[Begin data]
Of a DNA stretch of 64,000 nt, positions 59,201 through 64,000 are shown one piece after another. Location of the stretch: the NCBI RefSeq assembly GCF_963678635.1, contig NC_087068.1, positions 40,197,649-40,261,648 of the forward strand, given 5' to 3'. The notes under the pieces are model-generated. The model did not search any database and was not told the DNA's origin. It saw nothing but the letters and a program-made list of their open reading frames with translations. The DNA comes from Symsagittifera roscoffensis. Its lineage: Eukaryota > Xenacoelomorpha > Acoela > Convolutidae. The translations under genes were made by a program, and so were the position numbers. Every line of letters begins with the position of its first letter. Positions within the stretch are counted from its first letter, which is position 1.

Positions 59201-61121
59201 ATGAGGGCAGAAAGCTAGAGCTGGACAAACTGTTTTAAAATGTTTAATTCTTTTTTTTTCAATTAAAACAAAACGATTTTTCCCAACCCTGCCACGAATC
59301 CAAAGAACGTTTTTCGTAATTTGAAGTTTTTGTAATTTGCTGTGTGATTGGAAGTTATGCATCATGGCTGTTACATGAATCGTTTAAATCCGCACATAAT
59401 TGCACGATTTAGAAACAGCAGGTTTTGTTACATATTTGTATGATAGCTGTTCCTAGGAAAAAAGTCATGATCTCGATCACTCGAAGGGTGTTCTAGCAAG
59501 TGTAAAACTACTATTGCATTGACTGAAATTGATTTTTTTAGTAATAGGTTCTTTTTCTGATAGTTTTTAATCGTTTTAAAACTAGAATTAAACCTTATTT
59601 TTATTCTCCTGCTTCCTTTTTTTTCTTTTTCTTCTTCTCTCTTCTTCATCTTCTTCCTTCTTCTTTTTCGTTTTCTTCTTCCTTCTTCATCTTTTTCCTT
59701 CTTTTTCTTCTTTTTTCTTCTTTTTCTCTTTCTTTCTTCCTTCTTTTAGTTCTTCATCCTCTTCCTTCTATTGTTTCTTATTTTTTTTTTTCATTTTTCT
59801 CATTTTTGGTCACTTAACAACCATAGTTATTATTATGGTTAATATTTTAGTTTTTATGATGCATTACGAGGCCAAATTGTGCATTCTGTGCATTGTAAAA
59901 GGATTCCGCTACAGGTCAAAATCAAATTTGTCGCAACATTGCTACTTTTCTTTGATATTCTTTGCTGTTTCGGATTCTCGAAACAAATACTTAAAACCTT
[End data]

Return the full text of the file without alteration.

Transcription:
Of a DNA stretch of 64,000 nt, positions 59,201 through 64,000 are shown one piece after another. Location of the stretch: the NCBI RefSeq assembly GCF_963678635.1, contig NC_087068.1, positions 40,197,649-40,261,648 of the forward strand, given 5' to 3'. The notes under the pieces are model-generated. The model did not search any database and was not told the DNA's origin. It saw nothing but the letters and a program-made list of their open reading frames with translations. The DNA comes from Symsagittifera roscoffensis. Its lineage: Eukaryota > Xenacoelomorpha > Acoela > Convolutidae. The translations under genes were made by a program, and so were the position numbers. Every line of letters begins with the position of its first letter. Positions within the stretch are counted from its first letter, which is position 1.

Positions 59201-61121
59201 ATGAGGGCAGAAAGCTAGAGCTGGACAAACTGTTTTAAAATGTTTAATTCTTTTTTTTTCAATTAAAACAAAACGATTTTTCCCAACCCTGCCACGAATC
59301 CAAAGAACGTTTTTCGTAATTTGAAGTTTTTGTAATTTGCTGTGTGATTGGAAGTTATGCATCATGGCTGTTACATGAATCGTTTAAATCCGCACATAAT
59401 TGCACGATTTAGAAACAGCAGGTTTTGTTACATATTTGTATGATAGCTGTTCCTAGGAAAAAAGTCATGATCTCGATCACTCGAAGGGTGTTCTAGCAAG
59501 TGTAAAACTACTATTGCATTGACTGAAATTGATTTTTTTAGTAATAGGTTCTTTTTCTGATAGTTTTTAATCGTTTTAAAACTAGAATTAAACCTTATTT
59601 TTATTCTCCTGCTTCCTTTTTTTTCTTTTTCTTCTTCTCTCTTCTTCATCTTCTTCCTTCTTCTTTTTCGTTTTCTTCTTCCTTCTTCATCTTTTTCCTT
59701 CTTTTTCTTCTTTTTTCTTCTTTTTCTCTTTCTTTCTTCCTTCTTTTAGTTCTTCATCCTCTTCCTTCTATTGTTTCTTATTTTTTTTTTTCATTTTTCT
59801 CATTTTTGGTCACTTAACAACCATAGTTATTATTATGGTTAATATTTTAGTTTTTATGATGCATTACGAGGCCAAATTGTGCATTCTGTGCATTGTAAAA
59901 GGATTCCGCTACAGGTCAAAATCAAATTTGTCGCAACATTGCTACTTTTCTTTGATATTCTTTGCTGTTTCGGATTCTCGAAACAAATACTTAAAACCTT